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Can you think of any recent bad day you had? Perhaps your employer or co-worker regularly criticised you irrationally, your children were disobedient with your wishes, or your spouse angered you – and you cannot express your anger directly to that person for any reasons? Chances are that a minor trigger of provocation afterwards can cause you to explode with anger due to the frustration you could not express earlier.

When you are unable to resolve your anger, it may become displaced. It means you directed your provocation towards someone or something else who is not involved in your initial troubles.

Anyone observing this provocative reaction might even see it as being more than what to expect from a trivial incitement. This syndrome or defence mechanism may be referred to as “displaced aggression”.

What is Displaced Aggression syndrome?

Displaced aggression syndrome is simply a provocative behaviour that cannot be aggressed towards the source of the provocation.

Rather, it involves taking out your negative feelings, frustrations, and impulses on objects or people that are less threatening.

If you are truly looking to make your life and the world a better place, displaced aggression syndrome is one of the challenging hurdles to conquer.

Is displaced aggression syndrome dangerous?

There is nothing essentially wrong with experiencing your anger, but it is vital that the provocation be directed toward the right source at a “reasonable level”.

Displaced anger is neither necessary nor beneficial to anyone, and can be dangerous. It can push away the people who have a positive impact on your life.

Moreover, when you displace anger, the real cause of your anger often goes unaddressed. This can cause emotions to worsen and explode later, which can be very dangerous and hardly ends well. Misdirecting anger will never solve the issue.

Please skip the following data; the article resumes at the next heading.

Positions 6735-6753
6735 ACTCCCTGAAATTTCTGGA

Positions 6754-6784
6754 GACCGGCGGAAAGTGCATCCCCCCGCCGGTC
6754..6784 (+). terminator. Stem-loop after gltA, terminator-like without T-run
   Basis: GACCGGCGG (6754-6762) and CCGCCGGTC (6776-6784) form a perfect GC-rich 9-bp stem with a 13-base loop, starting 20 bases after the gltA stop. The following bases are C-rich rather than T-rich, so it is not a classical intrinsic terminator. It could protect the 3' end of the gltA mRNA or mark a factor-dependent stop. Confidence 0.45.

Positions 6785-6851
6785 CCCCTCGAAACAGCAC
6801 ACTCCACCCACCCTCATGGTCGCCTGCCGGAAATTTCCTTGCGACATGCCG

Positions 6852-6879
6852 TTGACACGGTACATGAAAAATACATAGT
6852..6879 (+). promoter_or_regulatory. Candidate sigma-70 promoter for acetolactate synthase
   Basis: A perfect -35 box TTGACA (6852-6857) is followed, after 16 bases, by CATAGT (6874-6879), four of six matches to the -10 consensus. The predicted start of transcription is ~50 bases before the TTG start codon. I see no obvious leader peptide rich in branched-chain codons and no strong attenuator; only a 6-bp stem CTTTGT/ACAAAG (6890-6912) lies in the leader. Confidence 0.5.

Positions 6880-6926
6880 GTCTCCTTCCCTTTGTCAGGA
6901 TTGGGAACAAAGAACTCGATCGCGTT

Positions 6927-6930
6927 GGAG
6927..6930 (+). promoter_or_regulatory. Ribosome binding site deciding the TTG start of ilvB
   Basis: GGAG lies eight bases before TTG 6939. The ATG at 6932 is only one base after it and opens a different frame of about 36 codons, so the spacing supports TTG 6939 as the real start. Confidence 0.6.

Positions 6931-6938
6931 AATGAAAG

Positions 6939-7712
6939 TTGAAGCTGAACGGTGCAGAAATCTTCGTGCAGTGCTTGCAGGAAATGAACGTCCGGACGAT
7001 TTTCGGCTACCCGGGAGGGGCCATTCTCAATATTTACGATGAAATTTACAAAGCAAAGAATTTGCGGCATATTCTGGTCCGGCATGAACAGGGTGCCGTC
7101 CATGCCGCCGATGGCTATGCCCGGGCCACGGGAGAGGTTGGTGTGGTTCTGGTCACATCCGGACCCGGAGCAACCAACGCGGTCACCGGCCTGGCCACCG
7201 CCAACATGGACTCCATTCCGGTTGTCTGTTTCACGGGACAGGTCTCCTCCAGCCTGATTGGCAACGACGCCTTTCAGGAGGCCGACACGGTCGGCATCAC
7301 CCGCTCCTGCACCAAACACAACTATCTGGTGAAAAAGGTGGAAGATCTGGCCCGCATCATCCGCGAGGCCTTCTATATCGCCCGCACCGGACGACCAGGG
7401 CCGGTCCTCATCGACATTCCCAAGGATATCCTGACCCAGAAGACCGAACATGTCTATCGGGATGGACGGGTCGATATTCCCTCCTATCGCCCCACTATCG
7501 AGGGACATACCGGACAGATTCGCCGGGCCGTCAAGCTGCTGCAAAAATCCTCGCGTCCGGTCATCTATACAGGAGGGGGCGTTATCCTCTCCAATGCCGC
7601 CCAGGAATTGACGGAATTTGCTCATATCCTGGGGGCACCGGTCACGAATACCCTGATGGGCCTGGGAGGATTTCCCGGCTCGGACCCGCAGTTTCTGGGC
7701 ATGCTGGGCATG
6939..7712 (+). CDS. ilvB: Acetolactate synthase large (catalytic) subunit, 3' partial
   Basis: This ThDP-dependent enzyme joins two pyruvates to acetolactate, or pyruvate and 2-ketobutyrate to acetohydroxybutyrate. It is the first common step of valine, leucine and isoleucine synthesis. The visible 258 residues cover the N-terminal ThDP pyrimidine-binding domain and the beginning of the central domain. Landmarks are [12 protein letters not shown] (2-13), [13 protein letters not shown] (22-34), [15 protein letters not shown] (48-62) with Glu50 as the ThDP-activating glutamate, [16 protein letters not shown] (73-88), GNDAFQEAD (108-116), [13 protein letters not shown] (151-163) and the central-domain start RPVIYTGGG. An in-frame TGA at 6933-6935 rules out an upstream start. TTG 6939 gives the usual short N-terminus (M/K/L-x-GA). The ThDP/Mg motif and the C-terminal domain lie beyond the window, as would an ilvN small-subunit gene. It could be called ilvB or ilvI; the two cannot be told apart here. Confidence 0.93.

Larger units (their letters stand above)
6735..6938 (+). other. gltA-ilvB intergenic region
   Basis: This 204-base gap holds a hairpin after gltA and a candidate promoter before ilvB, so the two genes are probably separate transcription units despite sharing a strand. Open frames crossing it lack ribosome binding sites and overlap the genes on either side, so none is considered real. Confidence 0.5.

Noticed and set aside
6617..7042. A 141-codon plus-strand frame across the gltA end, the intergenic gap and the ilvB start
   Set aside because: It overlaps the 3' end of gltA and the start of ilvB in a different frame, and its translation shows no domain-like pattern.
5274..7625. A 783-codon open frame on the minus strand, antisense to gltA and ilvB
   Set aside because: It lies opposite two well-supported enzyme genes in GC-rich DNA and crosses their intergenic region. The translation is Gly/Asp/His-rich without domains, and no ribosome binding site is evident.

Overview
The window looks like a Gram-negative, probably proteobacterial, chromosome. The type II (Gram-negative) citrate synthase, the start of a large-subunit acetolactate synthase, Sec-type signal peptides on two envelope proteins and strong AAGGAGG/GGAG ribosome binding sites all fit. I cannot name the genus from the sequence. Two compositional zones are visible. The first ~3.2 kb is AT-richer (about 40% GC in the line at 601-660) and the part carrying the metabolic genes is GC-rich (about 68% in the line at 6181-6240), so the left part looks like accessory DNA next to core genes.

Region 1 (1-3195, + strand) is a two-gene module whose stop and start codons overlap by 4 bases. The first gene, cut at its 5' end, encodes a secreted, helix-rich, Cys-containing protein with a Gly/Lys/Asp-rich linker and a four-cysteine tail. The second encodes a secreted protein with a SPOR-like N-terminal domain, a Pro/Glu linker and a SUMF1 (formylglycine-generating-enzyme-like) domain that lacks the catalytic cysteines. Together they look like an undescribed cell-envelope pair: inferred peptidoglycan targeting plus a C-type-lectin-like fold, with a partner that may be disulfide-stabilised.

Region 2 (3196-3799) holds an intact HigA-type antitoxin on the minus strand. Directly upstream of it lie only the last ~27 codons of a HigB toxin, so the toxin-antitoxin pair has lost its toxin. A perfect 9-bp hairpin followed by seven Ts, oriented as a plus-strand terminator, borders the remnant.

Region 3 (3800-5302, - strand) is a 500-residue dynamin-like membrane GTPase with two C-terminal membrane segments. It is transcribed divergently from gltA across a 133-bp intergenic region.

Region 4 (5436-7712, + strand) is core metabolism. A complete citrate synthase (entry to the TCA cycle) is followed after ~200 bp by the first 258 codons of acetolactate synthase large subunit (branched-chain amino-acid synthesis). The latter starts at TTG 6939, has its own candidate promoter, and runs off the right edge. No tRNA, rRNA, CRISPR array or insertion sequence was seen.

Depending on the situation, it can make things even worse or create a new problem in general. Therefore, it is essential to avoid displacing anger at all cost.

Does displaced aggression has any benefit?

According to a general survey conducted, the only benefit of displaced expression is that it makes the aggressor feels better. Besides, nothing bad really happens to anyone or any object that the anger was directed to.

Ten Things Displaced Aggression Syndrome Can Make You Do Without Knowing

  1. Easily pissed off or become distraught over one offhand comment or two
  2. Intense jealousy
  3. Maintaining habits that you are holding you back
  4. Making problems into patterns
  5. Finding faults or problems with everyone you know
  1. Easily pissed off or become distraught over one offhand comment or two
  2. Intense jealousy
  3. Maintaining habits that you are holding you back
  4. Making problems into patterns
  5. Finding faults or problems with everyone you know
  6. Maladaptive daydreaming
  7. Hyper self-conscious and struggling with body issues
  8. Trouble with empathy
  9. You worry about freak circumstances and unlikely possibilities
  10. Consistently worrying about what other people think

How To Managed Displaced Aggression Syndrome (As the Victim)